We therefore need to acknowledge that we can never prove anything to be 100% true.
"Everything within the capacity of human understanding contains a degree of error.
And everything we know to be true is only true to a degree."
No. 4 – Science Is The Best We’ve Got
As a means of determining truth, Science, as a process, can be seen to be far superior to blind belief, in forming conclusions about the world.
Science therefore helps protect us from the harm that may stem from making decisions about our health and happiness as a result of mere whim, fantasy, speculation, dogma, etc…
No. 5 – Scientific Conclusions are Still a Form of Belief
Although, despite being based on more rigorous grounds (seeking congruence with a verifiable collective reality), the pursuit, and practice, of science are both still substantially subjective and emotional processes. And even if conducted perfectly, Science still cannot determine all aspects of truth.
Yet Science remains the best we’ve got for verifying and sharing truth outside of ourselves.
No. 6 – Paradigm & Perspective Matters
The framing, mindset, perspective and principles that are held throughout any truth seeking process, will often colour, if not dictate, what is discovered and understood from that exploration, and certainly how it will be used.
No. 7 – Freedom of Belief & Thought
At the end of the day, everyone is entitled to form their own personal beliefs, by whatever standard they find reasonable and/or meaningful.
No. 8 – Ethical Sharing Of Ideas
We are all co-contributors to the collective truth of our community and civilisation.
But in order to share our personal beliefs with others, some form of evidence or rationale must be provided in order to make that imposition on other’s personal beliefs justified.
No. 9 – Humility Is Key To Progress
Some amount of humility, self-checking, and willingness to re-evaluate must always be maintained in the ethical pursuit of truth, for the accuracy of what is known to grow over time, and benefit all into the future.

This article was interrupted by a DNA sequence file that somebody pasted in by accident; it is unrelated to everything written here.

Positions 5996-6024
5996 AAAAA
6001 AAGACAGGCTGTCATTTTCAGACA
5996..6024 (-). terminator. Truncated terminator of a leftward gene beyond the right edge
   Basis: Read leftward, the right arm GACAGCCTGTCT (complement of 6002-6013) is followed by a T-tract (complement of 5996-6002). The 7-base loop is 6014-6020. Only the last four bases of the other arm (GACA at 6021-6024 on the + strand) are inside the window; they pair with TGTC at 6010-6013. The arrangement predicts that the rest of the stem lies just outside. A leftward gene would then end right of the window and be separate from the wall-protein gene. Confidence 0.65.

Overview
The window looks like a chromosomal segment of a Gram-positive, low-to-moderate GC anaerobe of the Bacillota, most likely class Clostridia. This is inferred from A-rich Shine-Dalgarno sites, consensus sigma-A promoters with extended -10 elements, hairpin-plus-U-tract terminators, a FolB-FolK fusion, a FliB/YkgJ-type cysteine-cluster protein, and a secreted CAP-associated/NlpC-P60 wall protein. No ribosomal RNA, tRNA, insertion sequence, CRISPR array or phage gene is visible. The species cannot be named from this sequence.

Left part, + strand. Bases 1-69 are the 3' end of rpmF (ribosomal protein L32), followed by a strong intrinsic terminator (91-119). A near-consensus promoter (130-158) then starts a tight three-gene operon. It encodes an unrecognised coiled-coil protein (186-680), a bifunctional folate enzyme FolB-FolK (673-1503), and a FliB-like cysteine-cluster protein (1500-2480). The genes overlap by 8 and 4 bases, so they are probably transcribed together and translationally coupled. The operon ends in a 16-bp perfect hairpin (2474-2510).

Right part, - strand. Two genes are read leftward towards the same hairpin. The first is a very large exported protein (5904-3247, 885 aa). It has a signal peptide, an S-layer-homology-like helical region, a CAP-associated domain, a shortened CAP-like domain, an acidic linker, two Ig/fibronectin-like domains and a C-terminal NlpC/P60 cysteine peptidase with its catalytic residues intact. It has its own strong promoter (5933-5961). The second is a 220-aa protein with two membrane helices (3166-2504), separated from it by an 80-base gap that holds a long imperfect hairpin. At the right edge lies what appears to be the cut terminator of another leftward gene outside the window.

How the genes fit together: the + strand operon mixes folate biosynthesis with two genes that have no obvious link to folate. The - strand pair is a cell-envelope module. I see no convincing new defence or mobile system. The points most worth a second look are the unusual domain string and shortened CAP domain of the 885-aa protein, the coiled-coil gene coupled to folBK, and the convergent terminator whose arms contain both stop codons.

No. 10 – Master Your Zen
Emotional intelligence, self awareness and integrity are key to whether the truths we hold, and share, will have a positive impact on the lives of ourselves and others.
One of the keys to life is finding what is true. True about the world. True about yourself.
The thing about truth, is that everyone feels they have it.
And that’s partly because everyone does have some of it.
But no one has all of it. (there are no monopolies on truth)
Even if someone holds plenty of personal truths, this does not necessarily mean that these are transferable or applicable to others in different circumstances.
The field of healthcare and medical science is therefore perhaps one of the primary arenas in life where the responsibility for acknowledging these realities is of the highest importance,
(if the degree of adherence to them can influence the amount of wellbeing vs suffering that is experienced by many).
Harnessing an awareness of core truths to the best of your ability in your own life, and aligning with with them wherever possible, rather than obstructing or opposing them, may help you and those closest to you, to reach your highest potential.
And this is what I wish for you.
To Your Best,